Opioid use in pregnancy has escalated dramatically in the last decade, paralleling the epidemic in the general population. Pregnant women suffering from opioid use disorder (OUD) constitute a highly vulnerable patient population. This group experiences a higher risk of unplanned pregnancy, and their infants are at risk for being born with opioid dependence and suffering Neonatal Abstinence Syndrome (NAS).

Pregnant women often face serious barriers to treatment, including legal statutes in some states that support charging women with OUD with criminal child abuse. Twenty-four states and the District of Columbia define substance use during pregnancy as child abuse under civil child-welfare statutes. Twenty-three states and the District of Columbia require healthcare professionals to report suspected prenatal drug use.

Download our free Pocket Guide to learn more about helping pregnant patients suffering from opioid addiction:
Pregnancy and Opioid Use Disorder: Screening, Intervention and Treatment

The shame attached to opioid use, especially during pregnancy, prevents many women from getting the treatment they need for their own health and that of their infant until they are close to delivery or in labor. Without treatment, these women are at a higher risk of preterm delivery, low infant birth weight and transmitting HIV to their infants.

Pregnancy provides a critical opportunity to identify and treat women with OUD. But what are the correct treatment protocols for medical teams to employ in order to improve outcomes for both mothers and their newborns?

The Substance Abuse and Mental Health Services Administration (SAMHSA) has released guidance that fills an urgent need for reliable, useful and accurate information for healthcare professionals working to treat this population of women.

To combat the alarming rise in women pregnant and addicted to drugs or alcohol, it is imperative to identify those at risk for substance use disorder from preconception and through pregnancy. Validated screening tools, such as the Institute for Health and Recovery?s Integrated 5 P’s outlined below, are useful in identifying patients at risk for prenatal substance use disorder. Maintaining a caring and nonjudgmental manner has been shown to yield the most accurate disclosure. If the pregnant mother feels judged, she is more likely to avoid prenatal care altogether.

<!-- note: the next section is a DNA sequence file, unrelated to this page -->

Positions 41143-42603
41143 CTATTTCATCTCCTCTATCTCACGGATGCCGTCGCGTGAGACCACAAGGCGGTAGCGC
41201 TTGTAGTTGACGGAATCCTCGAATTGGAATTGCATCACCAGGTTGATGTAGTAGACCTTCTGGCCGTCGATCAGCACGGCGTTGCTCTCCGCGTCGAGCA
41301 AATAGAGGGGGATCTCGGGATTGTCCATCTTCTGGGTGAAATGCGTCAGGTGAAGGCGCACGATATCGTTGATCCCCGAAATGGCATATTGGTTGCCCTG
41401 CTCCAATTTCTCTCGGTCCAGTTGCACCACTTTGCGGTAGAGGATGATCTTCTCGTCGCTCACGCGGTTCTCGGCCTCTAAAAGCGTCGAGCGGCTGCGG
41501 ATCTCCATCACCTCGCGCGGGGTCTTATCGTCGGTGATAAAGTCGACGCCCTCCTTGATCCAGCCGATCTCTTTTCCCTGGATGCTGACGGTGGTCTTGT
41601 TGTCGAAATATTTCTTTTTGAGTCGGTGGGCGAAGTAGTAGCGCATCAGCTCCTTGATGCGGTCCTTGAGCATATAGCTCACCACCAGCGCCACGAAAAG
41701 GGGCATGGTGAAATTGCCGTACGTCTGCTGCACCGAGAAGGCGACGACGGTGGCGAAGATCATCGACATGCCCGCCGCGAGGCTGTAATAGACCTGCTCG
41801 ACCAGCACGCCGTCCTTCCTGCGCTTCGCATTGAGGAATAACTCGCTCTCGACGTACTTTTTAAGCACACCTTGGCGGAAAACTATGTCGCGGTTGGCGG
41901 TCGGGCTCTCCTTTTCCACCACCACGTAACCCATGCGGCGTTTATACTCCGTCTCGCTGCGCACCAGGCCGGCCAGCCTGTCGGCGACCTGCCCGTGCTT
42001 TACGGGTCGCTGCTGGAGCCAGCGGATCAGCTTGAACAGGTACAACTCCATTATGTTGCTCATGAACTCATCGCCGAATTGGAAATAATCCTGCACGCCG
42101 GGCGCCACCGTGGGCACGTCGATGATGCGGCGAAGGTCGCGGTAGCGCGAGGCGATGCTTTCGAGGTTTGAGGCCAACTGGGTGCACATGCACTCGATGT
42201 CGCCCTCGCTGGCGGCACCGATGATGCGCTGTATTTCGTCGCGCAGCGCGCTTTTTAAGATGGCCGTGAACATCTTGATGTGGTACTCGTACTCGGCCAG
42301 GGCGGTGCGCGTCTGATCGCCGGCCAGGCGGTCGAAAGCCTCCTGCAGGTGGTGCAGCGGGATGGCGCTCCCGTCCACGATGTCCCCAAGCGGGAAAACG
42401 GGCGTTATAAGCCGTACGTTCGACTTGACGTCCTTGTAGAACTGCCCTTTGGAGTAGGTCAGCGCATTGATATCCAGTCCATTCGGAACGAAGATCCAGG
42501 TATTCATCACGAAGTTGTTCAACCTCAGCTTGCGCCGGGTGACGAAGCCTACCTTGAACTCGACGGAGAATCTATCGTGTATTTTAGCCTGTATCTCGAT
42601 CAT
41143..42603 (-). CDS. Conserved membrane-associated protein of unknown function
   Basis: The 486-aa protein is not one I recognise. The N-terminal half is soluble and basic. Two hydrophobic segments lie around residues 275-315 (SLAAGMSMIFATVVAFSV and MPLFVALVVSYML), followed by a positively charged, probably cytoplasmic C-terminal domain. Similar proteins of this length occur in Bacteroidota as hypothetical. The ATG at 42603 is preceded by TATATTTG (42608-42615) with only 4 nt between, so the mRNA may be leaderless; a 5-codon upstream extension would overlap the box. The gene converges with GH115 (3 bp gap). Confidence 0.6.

In consultation with the patient, ask:

  • Parents: Do any of your parents have a problem with alcohol or other drugs?
  • Peers: Do any of your friends have a problem with alcohol or any other drug use?
  • Partner: Does your partner have a problem with alcohol or drug use?
  • Past: In the past, have you had difficulties in your life because of alcohol or other drugs, including prescription medication?
  • Present: In the past month, have you consumed any alcohol or used any other drugs?

A ?yes? answer to any of the above questions may indicate a need for treatment.

SAMHSA recommends the model of ongoing medication treatment in Treatment Improvement Protocol (TIP) #63, ?Medications for Opioid Use Disorders.? The TIP states, ?Medication is an effective treatment for opioid addiction. People with opioid addiction should be referred for an assessment for pharmacotherapy unless they decline. Discussing medications that treat opioid addiction with those with this disorder is the clinical standard of care.? This approach should also be extended to all pregnant women.

CleanSlate is a leader in outpatient addiction medicine, with physician-led centers across the country that have treated nearly 30,000 patients. We prioritize pregnant patients because we know that we’re treating not just one life, but two. CleanSlate fast-tracks medication treatment for any pregnant patient and we try our best to see that patient on the day they call or walk into one of our centers. 

Read more by downloading our free Pocket Guide:
Pregnancy and Opioid Use Disorder: Screening, Intervention and Treatment


Also read:

Why Aren’t We Talking About One Of The Most Effective Treatments For Alcoholism?

The Facts About Medication Treatment for Opioid Addiction 

Helping Families Fight Addiction

Maria Russo-Appel M.D.

Maria Russo-Appel, M.D. is a board-certified adult psychiatrist and the Eastern Division Medical Director for CleanSlate, a leading national medical group that provides office-based outpatient medication treatment for the chronic disease of addiction, primarily alcohol and opioid use disorders.